Klarna Pinska was a protegee of dance pioneer Ruth St. Denis. Dancer, choreographer, designer, director, and teacher associated
with the Denishawn School of Modern Dance. In later years she recreated a St. Denis technique, which she called "soaring",
and taught throughout California. She was associated with North Beach Anti-Fascist Players during World War II, and with
Xoregos Dance Company in the 1970s. This is the personal collection of Klarna Pinska, including programs, photographs, manuscripts,
correspondence, newspaper clippings, artifacts, and some financial records pertaining to her career. Of particular interest
is material relating to her membership in the Boilermaker's Union during World War II and her work with that union. Also included
in the collection are portions of costumes and other artifacts presumably used by Miss Pinska. There is little about her time
at the Ruth St. Denis Temple of Dance, aside from some ledger sheets.
Klarna Pinska was born Charma Packapinsky in Ukraine, near Kiev, circa 1902-04. Around 1904 they migrated to Winnipeg, Manitoba,
Canada. As a young girl, Klarna studied folk dancing. Many famous performers came to Winnipeg early in the century, including
Pavlova and Ruth St. Denis, who Klarna first saw in 1915. She was so impressed with the dancer that she arranged for an interview-audition.
St. Denis admired her native talent, but told her she was not "pretty" enough and, at five feet, was too short. However, St.
Denis did invite her to come and see her if she was ever in Los Angeles. In 1919, the family moved to San Francisco, and Klarna
saved her money in order to go to Los Angeles to see "Miss Ruth". After successfully impressing the dancer, she was hired
as a maid in return for free dance lessons. Due to her size, Klarna was never able to perform many of the star roles, but
she did a number of important parts with the company, and she began to design costumes and assist in choreography for Miss
Ruth. During the next fifteen years, she was associated with the Denishawn School of Modern Dance, as a soloist, choreographer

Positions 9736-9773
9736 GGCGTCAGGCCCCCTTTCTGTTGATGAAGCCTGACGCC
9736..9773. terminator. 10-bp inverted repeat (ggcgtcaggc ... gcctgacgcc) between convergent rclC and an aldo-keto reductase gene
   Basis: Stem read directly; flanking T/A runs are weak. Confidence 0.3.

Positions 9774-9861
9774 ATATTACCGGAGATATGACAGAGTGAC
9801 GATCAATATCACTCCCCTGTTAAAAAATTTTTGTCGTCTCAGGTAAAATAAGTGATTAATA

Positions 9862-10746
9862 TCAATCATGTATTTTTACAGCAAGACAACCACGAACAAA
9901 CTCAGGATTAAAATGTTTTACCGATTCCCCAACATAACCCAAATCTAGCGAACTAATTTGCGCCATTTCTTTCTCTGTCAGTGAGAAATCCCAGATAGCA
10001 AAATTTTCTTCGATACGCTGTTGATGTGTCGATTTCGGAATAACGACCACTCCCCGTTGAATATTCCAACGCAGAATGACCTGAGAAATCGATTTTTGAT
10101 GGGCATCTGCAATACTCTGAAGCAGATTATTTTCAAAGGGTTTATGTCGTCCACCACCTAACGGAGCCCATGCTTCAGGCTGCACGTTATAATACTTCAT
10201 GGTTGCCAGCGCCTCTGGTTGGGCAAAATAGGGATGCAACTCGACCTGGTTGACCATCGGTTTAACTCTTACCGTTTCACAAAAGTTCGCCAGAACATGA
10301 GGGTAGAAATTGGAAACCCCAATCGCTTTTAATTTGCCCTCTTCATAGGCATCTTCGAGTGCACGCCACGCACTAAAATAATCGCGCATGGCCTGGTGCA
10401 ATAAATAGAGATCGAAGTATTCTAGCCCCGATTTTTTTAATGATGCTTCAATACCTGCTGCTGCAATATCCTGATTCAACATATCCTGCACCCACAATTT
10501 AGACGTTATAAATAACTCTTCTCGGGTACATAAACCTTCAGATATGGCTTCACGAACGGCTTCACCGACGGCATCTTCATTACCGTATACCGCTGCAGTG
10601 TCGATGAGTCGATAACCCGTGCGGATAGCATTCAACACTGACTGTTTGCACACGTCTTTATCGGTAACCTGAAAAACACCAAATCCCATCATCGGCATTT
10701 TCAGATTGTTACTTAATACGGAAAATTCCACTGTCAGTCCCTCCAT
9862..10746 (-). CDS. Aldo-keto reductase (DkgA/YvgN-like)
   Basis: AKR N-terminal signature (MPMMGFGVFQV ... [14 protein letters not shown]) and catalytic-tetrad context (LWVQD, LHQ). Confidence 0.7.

and teacher. In 1932 she choreographed "The Synchoric", from an idea of Miss Ruth's, to the music of Schubert's "Unfinished
Symphony". This premiered at the Lewisohn Stadium in New York. Another season she choreographed "Rondo" for the Denishawn
Dancers. Among her students were Jose Limon and Jerome Robbins. With Miss Ruth, she choreographed and directed the "Sara and
Abraham Ballet" featured at the 1940 New York World's Fair. For a few years, in the second half of the 30's, she led her own
company, "Klarna Pinska and Group", but it was not financially successful. Early in World War II, she returned to San Francisco,
where she secured work in the Sausalito Navy shipyards and worked enthusiastically with union problems. At the same time she
was active in theatrical circles, including the Federal Theatre, and in 1943 with the North Beach Anti-Fascist Players. She
has worked as a therapist, training children in dance. She named her system Posture Through Rhythm and Dance. Early in 1960
she was active in the Telegraph Hill Posture Class, as adviser and teacher in children's classes. In 1964 she was an instructor
in dance movement with the Elizabeth Holloway School of the Theatre in San Francisco. By 1968 she was teaching her "soaring"
technique in schools in Mill Valley, and in 1978 she taught the soaring technique at Fresno State University. Klarna had a
continuing association with the Xoregos Dance Company, San Francisco, for several years. In 1975, Klarna became director of
the Temple of the Dance, a foundation to preserve and perpetuate the contribution to dance by Ruth St. Denis and Denishawn.
She travelled to New York City in 1975 and was associated for a season with the Joyce Trisler Company, re-constructing the
"Spirit of Denishawn" for posterity. In addition to performances on both coasts, the program was recorded on Public Television's
"Dance in America" series as "Trailblazers of Modern Dance". In the early 1980's her ballet, "Everyone Wanted to Do the Center",
a satire on the Denishawn years, premiered at Dance/LA company at UCLA. In 1982 she instructed at Duke University in Durham
for the American Dance Festival.